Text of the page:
For youth soccer players, the journey to becoming a better player is a continuous learning process. While regular practices and games play a crucial role, there are other ways to gain a deeper understanding of the sport.
One easy opportunity lies right there in your own community: watching local high school and college soccer games.
By going to these games and paying attention to the action on the field, youth players can gain a wealth of knowledge of techniques, strategies and other soccer concepts which can make a big difference in their own development as a player (especially when a parent or coach talks with them about the action on the field).
These benefits are actually backed up by research, as a phenomenon called “nonconscious behavioral mimicry” means that individuals unwittingly imitate the behaviors of another.
This article will outline a few specific things to look for when watching games.
Watch for Technical and Individual Skills
One of the most noticeable differences when watching older and more experienced players are their technical skills, sharpened by years of practice.
Encourage younger players to pay attention to the players’ first touch, passing accuracy, control when dribbling and shooting techniques. They might see a player try a feint or cut or other move and become inspired to try to learn it themselves. And on the other side of the ball, they may be impressed by a defender playing lock-down 1v1 defense to stop an attack in its tracks.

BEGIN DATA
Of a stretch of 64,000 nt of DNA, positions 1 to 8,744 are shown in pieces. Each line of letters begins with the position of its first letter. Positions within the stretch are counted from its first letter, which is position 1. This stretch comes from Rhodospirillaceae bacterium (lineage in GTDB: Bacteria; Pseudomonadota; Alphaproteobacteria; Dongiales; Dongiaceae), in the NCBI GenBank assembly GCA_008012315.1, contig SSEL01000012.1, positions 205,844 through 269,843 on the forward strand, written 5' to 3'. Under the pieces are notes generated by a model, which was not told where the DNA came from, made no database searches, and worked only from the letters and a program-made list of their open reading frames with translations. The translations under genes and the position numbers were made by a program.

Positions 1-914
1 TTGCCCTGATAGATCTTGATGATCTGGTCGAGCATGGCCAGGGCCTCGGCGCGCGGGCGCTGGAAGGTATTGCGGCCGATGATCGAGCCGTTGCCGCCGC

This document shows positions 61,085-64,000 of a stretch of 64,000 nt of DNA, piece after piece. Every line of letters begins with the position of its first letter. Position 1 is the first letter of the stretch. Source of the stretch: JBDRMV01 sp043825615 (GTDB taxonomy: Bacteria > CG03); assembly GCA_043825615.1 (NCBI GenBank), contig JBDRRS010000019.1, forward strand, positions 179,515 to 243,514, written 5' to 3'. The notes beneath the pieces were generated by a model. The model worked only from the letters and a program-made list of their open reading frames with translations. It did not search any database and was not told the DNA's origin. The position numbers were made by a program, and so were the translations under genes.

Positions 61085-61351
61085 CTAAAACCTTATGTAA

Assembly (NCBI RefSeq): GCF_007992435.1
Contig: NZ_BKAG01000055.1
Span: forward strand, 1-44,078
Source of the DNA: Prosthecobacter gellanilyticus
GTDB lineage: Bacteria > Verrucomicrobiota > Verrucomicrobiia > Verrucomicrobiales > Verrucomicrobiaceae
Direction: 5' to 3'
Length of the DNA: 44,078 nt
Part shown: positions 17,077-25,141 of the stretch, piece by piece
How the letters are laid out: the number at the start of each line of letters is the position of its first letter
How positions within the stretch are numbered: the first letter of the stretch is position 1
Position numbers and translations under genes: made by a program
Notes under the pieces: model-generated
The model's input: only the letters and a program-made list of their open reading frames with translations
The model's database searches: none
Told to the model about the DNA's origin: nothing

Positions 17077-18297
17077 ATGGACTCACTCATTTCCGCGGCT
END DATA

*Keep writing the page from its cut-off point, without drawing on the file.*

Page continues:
Watching for these skills and related skills can inspire youth players to keep practicing and honing their own fundamental skills.
Essentially, it helps them learn the how and why of their own team practices by seeing it applied at a higher level.
Tactical Awareness and Positioning
High school and college soccer games also allow youth players to sharpen their sense of tactical awareness and how players position themselves on the field.
Watching how players move during different phases of the game can provide valuable lessons, including how they create space, move into threatening positions, and coordinate their positioning with teammates. How long does each team try to pass the ball around before they try to move forward into the attacking third?
On the defensive side of the ball, see what positions each player takes in relation to their teammates. Take note of their decision-making processes, their ability to read the game, and how they adapt to changing situations.
Studying different defensive formations, pressing strategies, and counter-attacking styles can provide youth players with a deeper understanding of the game’s intricacies.
Game Intelligence and Decision-Making
The pace and intensity of high school and college soccer games provide a great opportunity to view soccer IQ in action and learn about the importance of quick decision-making.
Watch how players assess their options quickly, anticipate movements, and make split-second decisions. Take note of their ability to recognize space, exploit mismatches, and execute passes or shots at the right moment.
Youth players can learn to think ahead, develop better field vision, and improve their decision-making skills by analyzing the choices made by more experienced players.
Focus On a Player Who Plays Their Position